In Kilby, the Supreme Court determined that the IWC’s intended meaning of “the nature of the work” involved a consideration of the intent underlying the seating requirement. The court rejected the employer’s argument requiring the court to weigh tasks that permit seating against tasks that required standing. Importantly, the right to reasonable seating based on the “nature of the work” under section 14(A) should be an objective determination based on an analysis of the job as generally performed, not based on the physical differences between employees or accommodation issues relevant to disabled individuals. In other words, the inquiry was not about the nature of the worker. Under this test, the trial court should consider the overall job duties performed at the particular location by all employees and determine whether such duties reasonably permit seated work.

The court further reasoned that the proper approach is to “examine subsets of an employee’s total tasks and duties by location, and consider whether it is feasible for an employee to perform each set of location-specific tasks while seated.” Trial courts should consider more than whether a single task could be performed while seated, but address multiple factors, including: (1) if the duration and frequency of the seated task is negligible; (2) whether being seated would unduly interfere with other standing tasks or the quality and effectiveness of overall job performance; and (3) how to balance an employee’s need for a seat with an employer’s considerations of practicability and feasibility. Clearly, the employer’s business judgment given the physical layout of the workplace have to be carefully examined.

The court further addressed the requirements of section 14(B), which applies when “standing employees are not engaged in the active duties of their employment.” When not working, this regulation requires that “an adequate number of suitable seats shall be placed in reasonable proximity to the work area and employees shall be permitted to use such seats when it does not interfere with the performance of their duties.”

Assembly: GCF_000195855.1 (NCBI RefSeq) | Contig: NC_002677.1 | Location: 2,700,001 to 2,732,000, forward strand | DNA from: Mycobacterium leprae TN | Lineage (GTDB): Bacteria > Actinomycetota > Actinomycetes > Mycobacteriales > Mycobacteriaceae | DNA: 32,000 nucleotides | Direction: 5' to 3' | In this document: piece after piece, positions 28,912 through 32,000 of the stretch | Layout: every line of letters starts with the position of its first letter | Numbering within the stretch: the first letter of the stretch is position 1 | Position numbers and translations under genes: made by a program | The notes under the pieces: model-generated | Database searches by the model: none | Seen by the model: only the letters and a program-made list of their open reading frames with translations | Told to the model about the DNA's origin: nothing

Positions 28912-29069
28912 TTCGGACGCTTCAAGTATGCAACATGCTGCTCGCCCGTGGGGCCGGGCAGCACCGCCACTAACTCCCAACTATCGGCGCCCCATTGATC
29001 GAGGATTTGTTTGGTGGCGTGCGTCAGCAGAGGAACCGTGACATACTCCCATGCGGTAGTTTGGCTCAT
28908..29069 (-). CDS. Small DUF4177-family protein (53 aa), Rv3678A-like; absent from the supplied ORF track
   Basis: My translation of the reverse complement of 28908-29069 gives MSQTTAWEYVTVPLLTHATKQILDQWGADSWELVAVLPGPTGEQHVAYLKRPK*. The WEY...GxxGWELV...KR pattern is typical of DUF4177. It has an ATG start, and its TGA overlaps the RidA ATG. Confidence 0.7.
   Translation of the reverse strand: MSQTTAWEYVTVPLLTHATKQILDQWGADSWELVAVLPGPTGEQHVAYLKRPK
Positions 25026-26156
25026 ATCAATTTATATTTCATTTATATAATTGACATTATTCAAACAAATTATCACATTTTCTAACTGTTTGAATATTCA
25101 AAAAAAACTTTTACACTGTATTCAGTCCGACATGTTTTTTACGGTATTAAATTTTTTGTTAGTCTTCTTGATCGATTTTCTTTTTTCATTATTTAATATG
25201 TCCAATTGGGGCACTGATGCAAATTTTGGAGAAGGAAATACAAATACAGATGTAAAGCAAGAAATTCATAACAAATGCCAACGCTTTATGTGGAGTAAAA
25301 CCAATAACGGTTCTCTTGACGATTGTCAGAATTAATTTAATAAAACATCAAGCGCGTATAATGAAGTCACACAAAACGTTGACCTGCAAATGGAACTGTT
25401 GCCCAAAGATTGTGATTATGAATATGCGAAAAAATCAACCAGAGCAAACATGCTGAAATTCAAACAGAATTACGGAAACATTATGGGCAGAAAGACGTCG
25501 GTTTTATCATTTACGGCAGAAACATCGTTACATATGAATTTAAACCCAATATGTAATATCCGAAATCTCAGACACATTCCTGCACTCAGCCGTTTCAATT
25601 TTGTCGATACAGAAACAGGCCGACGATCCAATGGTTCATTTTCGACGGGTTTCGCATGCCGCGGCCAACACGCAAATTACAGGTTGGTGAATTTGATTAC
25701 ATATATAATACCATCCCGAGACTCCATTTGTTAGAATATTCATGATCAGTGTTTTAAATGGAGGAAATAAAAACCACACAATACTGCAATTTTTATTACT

Importantly, the IWC has stated that section 14(B) applies during “lulls in operation when an employee, while still on the job, is not then actively engaged in any duties.” The facts in the recent Ralphs case make clear that sometimes courts will find that, given the nature of the job, the cashiers are simply too busy to make seating a reasonable requirement, during ongoing work or occasional lulls in work. Indeed, customers may get the wrong impression seeing a sitting employee in a demanding retail environment requiring constant movement and activity which to onlookers is significantly and obviously impeded by occasional or frequent usage of chairs, and possibly, dangerous.

Tips For Employers: Be Prepared!

The Ralphs case currently on appeal is representative of cases typically filed by plaintiffs’ attorneys advocating for employees who demand seats when the employer and employee disagree whether, given the nature of the work, seats are reasonably permitted while work is in progress, and further, whether seats should be provided during disputed lulls in the work day. Because unchecked seating cases could lead to absurd settlements and voluntary work adjustments that go beyond what the law is intended to do, employers should fight claims built on questionable legal foundations. Therefore, before the seating issues arises in litigation, employers seeking to defend possible issues regarding seating should retain legal counsel to assist in addressing the many factors relevant to prevailing on seating issues at trial.

For more information, contact the author here.